Carmakers rise to the challenge of producing respirators
Carmakers across the globe have outlined how they’re putting their production capabilities to use with producing respirators and ventilators in response to urgent medical needs.
In France, Groupe PSA is part of a group of French industrial companies that have been asked by the Government to respond to the need for more respirators on a national level; yesterday saw the country record its worst jump in coronavirus deaths since the outbreak began, after 418 people died within 24 hours.
Led by Air Liquide, the group of French firms are looking into the possibility of increasing the production of respirators so as to provide 10,000 respirators in 50 days, between the beginning of April and mid-May.
In addition, Groupe PSA is directly contributing to increasing production potential with the creation of a specific workshop in its Poissy factory with more than 50 volunteer employees, in order to be able to start producing the central block of the system, under the conditions of the reinforced health protocol implemented on the sites.
PSA is also looking into helping the community with initiatives such as the massive donation of masks or the provision of vehicles to medical staff.
The carmaker’s assistance with the coronavirus response comes as it also looks at a new health protocol for its employees, to create the necessary conditions for a safe and gradual return to car production in the longer term.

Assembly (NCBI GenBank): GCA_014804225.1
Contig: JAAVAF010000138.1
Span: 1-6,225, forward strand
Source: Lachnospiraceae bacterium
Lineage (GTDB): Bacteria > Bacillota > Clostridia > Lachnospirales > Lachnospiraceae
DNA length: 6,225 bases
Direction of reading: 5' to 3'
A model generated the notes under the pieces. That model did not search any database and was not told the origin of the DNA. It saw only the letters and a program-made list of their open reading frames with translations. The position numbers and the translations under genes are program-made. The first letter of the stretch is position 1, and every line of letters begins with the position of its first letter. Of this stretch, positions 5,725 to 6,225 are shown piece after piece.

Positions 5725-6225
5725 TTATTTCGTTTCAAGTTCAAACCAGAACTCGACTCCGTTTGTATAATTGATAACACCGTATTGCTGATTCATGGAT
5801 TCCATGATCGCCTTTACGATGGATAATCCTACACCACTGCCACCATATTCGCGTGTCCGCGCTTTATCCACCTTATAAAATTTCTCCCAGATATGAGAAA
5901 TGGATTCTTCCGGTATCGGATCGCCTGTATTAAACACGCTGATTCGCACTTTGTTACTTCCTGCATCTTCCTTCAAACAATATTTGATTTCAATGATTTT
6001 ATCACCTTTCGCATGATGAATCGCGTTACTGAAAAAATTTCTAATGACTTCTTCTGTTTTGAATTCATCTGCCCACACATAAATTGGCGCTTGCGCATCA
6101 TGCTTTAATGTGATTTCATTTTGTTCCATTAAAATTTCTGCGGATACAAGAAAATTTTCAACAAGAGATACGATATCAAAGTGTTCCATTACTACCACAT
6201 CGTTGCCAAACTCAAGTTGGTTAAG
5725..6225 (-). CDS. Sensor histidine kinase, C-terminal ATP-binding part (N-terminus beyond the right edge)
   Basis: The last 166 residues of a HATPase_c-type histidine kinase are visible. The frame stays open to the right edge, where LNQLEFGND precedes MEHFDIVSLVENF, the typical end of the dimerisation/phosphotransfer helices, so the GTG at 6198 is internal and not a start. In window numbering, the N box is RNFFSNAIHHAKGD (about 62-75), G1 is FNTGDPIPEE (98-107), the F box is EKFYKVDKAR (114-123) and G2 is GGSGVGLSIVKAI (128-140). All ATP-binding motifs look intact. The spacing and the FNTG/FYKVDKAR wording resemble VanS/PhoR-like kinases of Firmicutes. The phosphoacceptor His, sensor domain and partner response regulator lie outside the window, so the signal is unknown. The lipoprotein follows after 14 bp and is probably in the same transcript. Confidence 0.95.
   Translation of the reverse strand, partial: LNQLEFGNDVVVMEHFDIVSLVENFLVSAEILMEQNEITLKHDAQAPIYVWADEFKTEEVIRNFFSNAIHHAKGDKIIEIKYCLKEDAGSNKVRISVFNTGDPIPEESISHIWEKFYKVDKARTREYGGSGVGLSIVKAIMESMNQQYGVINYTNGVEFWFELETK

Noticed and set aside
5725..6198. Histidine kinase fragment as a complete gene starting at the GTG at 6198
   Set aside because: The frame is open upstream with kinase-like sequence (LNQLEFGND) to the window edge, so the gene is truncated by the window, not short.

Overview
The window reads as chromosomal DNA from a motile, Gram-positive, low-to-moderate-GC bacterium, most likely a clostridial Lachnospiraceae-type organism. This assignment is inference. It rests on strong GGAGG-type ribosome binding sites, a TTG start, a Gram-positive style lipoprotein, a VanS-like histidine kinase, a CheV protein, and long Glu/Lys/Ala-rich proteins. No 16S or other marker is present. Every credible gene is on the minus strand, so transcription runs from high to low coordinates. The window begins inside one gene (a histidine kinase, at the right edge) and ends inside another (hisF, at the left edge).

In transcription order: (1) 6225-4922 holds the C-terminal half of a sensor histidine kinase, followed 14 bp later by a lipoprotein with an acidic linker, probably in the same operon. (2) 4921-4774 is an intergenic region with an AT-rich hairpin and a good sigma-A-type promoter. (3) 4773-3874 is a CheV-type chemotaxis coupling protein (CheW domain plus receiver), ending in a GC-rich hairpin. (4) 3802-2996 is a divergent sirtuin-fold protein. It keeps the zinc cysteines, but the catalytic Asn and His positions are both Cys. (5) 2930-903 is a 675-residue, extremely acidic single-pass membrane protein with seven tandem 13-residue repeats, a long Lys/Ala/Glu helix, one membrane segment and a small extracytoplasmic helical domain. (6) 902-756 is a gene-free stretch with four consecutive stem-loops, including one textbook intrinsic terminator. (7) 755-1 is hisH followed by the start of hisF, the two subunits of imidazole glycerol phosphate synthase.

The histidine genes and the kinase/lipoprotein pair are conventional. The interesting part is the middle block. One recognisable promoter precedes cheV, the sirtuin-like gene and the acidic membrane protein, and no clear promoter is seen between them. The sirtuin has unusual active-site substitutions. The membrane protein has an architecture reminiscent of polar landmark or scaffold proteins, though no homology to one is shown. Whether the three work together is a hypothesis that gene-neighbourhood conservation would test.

In Spain, the SEAT Leon line at the Martorell plant is being used to help make automated ventilators with adapted windscreen wiper motors. A total of 150 employees from different areas have changed their usual workstation to put together the ventilators where parts of the SEAT Leon used to be assembled. A ventilator is currently undergoing prolonged testing as part of the approval process.
In the States, General Motors is putting its Kokomo components facility to use in order to manufacture a ventilator in partnership with Ventec Life Systems.
The firms are planning to produce around 2,000 devices per month to begin with and will start deliveries before the end of April.
The work complements GM’s existing manufacture of surgical masks at its facility in Warren, Michigan.
And while Ford has said it’s delaying the restart of production at its North America plants to help protect its workers – it had been aiming to restart production on 6 April at its Hermosillo Assembly Plant and 14 April at several key US plants – it’s working in collaboration with GE Healthcare to begin producing a third-party ventilator in Michigan.
Ford will provide its manufacturing capabilities to quickly scale production, and GE Healthcare will provide its clinical expertise and will license the current ventilator design from Airon Corp – a small, privately held company specializing in high-tech pneumatic life support products.
Ford’s Rawsonville plant will produce the ventilators nearly around the clock, with 500 paid volunteer employees working on three shifts.
The goal is to produce 50,000 units within 100 days and up to 30,000 a month thereafter as needed – helping the US government meet its goal of producing 100,000 ventilators in 100 days.
“The Ford and GE Healthcare teams, working creatively and tirelessly, have found a way to produce this vitally needed ventilator quickly and in meaningful numbers,” said Jim Hackett, Ford’s president and CEO. “By producing this ventilator in Michigan, in strong partnership with the UAW, we can help health care workers save lives, and that’s our No. 1 priority.”